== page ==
Ondi Timoner was a fly on the wall while the Dandy Warhols marched steadily to fame, and the BJM lurched from drug-bust to onstage brawl - and that was on their good days. It may be a cliché to compare every rockumentary to This Is Spinal Tap, but I suspect that Timoner had that film in mind all along.
There's certainly a wicked comic timing to the revelations that Newcombe's ex-girlfriend is now living in Tahiti with another rock singer, and that one of the BJM's first albums was called Thank God For Mental Illness. And Christopher Guest couldn't top the scene of Newcombe sulking outside a nightclub where the BJM have had yet another punch-up. "Fucker broke my sitar," he mutters.
Dig! is an outrageous, high-speed saga of pragmatism versus nonconformity, although it leaves a sour taste in the mouth when it admits how damaged Newcombe is, and we realise that we've been laughing not just at a egotistical brat but at a heroin-addicted schizophrenic. Still, that sour taste is diluted by the thought that, with the release of Dig!, the BJM should sell some records at last.
Imaginary Heroes peeks at the death, depression, deceit, dysfunction and drug-taking that fester in the homes of white suburban America, behind porches the size and shape of Greek temples. It begins by introducing us to a high-school swimming champion - the third of these I've seen in the cinema in the last month. Loathing the pressure and the attention, he kills himself, leaving his family to deal with the suicide in different ways. His father, Jeff Daniels, medicates himself with pills and bourbon. His mother, Sigourney Weaver, smokes dope and flirts with the supermarket check-out boy. His sister, Michelle Williams, stays away at college as much as she can. And his brother, Emile Hirsch, doesn't seem to care.
The presence of Weaver might remind you how much Imaginary Heroes owes The Ice Storm, and, similarly, Daniels' presence recalls Terms Of Endearment. Beyond that, anyone who's seen American Beauty and the television shows which followed it, Six Feet Under and Desperate Housewives, will feel that they've seen quite a few of Imaginary Heroes' crises and quirks before.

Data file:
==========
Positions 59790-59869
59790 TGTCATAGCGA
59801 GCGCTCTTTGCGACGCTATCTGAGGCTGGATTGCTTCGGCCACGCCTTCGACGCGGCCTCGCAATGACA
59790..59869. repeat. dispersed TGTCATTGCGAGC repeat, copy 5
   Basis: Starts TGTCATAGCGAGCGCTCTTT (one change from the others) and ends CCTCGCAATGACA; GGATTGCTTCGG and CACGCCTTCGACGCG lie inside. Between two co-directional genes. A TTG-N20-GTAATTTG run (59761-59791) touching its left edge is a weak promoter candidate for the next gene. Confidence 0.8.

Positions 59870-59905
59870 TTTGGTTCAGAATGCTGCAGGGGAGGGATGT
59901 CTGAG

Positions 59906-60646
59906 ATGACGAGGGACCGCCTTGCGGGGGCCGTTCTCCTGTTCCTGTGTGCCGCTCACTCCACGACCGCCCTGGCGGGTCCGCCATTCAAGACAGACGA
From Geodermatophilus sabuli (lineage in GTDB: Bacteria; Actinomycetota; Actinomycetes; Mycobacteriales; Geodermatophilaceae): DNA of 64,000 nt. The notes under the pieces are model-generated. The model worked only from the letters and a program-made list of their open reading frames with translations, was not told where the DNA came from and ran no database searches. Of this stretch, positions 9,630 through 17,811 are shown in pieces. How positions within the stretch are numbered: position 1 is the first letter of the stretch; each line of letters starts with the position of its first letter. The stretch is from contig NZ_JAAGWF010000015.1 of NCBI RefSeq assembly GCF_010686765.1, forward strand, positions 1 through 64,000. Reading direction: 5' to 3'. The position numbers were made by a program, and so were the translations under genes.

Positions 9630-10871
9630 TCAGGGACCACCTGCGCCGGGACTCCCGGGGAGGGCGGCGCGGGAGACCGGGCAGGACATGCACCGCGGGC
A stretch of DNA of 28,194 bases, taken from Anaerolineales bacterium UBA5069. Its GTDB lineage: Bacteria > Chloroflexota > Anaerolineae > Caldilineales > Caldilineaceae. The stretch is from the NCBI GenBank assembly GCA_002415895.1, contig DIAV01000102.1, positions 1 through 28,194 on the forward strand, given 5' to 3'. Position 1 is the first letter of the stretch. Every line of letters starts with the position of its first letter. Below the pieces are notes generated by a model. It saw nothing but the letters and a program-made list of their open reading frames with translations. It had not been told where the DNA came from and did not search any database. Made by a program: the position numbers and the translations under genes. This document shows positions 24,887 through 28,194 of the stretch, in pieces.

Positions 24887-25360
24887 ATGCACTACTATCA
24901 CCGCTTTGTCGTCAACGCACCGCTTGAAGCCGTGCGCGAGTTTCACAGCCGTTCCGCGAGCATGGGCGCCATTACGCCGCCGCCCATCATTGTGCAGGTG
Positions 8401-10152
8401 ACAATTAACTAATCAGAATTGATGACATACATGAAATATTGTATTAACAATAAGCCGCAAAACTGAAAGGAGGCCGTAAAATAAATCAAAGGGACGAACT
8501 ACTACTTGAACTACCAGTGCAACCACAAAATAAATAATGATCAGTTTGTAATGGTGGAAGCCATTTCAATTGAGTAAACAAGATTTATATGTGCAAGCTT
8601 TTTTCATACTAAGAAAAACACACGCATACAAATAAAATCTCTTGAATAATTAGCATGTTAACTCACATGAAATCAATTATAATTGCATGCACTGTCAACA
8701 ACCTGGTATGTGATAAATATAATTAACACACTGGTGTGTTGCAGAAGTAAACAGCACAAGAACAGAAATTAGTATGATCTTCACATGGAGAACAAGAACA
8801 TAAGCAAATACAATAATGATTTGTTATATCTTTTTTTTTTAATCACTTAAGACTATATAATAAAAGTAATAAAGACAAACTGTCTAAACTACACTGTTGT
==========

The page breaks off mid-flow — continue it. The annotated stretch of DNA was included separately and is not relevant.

Eyal (Lior Ashkenazi) is a Mossad assassin who kills with so little compunction that even his wife's suicide doesn't give him pause. Just a few weeks later, he's assigned to pose as a tour guide for a young man visiting Israel from Berlin. The German may be staying with his sister in a kibbutz, but their grandfather was a Nazi, and Eyal has to ascertain whether he's still alive. This Israeli political thriller, from the maker of Yossi and Jagger, makes such well-meaning points about tolerance and forgiveness that you can excuse some of the clumsiness with which it makes them.
Not a film for anyone who's already afraid of hospitals, needles and/or operations, Who Killed Bambi? is a Hitchcockian thriller about a student nurse who suspects that one of the surgeons, a glowering Rupert Everett-lookalike, is up to no good. She's right, too. Early on, we see the surgeon haunting the deserted corridors by night, and drugging and molesting his patients. Having divulged the villain's identity and his modus operandi so prematurely, Gilles Marchand succeeds in keeping up the tension for a long while afterwards without recourse to a single plot twist. Two hours is pushing it, though.
The United States Of Leland peeks at the death, depression, deceit, dysfunction and drug-taking that fester in the homes of white suburban America, behind porches the size and shape of - yes, all right, that's what I said about Imaginary Heroes, but this is a very similar type of film. However, it's even less bearable than Imaginary Heroes. It opens, not with a suicide, but with a murder. Ryan Gosling, the son of a famous author (Kevin Spacey), stabs his ex-girlfriend's disabled brother, and is sent to a juvenile detention centre. His teacher there, Don Cheadle, interviews him to find out why such a meek soul should have done something so brutal.
Eventually, we get a waffly answer to the question, but it's not worth enduring all the other waffly stuff in the film to get to it. NB
It's unfortunate for Clean that it's released in the same week as Dig!, but at any time its portrayal of an indie-rock milieu would be wincingly wide of the mark - such clunking declarations as, "I know we're not Limp Bizkit, but I'd like to do a soundcheck" expose a writer-director trying too hard to be down with the kids. It even features another Spinal Tap archetype: Maggie Cheung stars as the poisonous, control-freak girlfriend of a washed-up British rock star. When he dies of a heroin overdose, his grandparents get custody of the couple's son, and Cheung slopes back home to Paris, where she must kick her bad habits and get a job if she wants to see him again.
The film is structured around a haughty bitch-queen learning humility, but any change in Cheung's character is hidden behind a wall of petulant pride that barely cracks.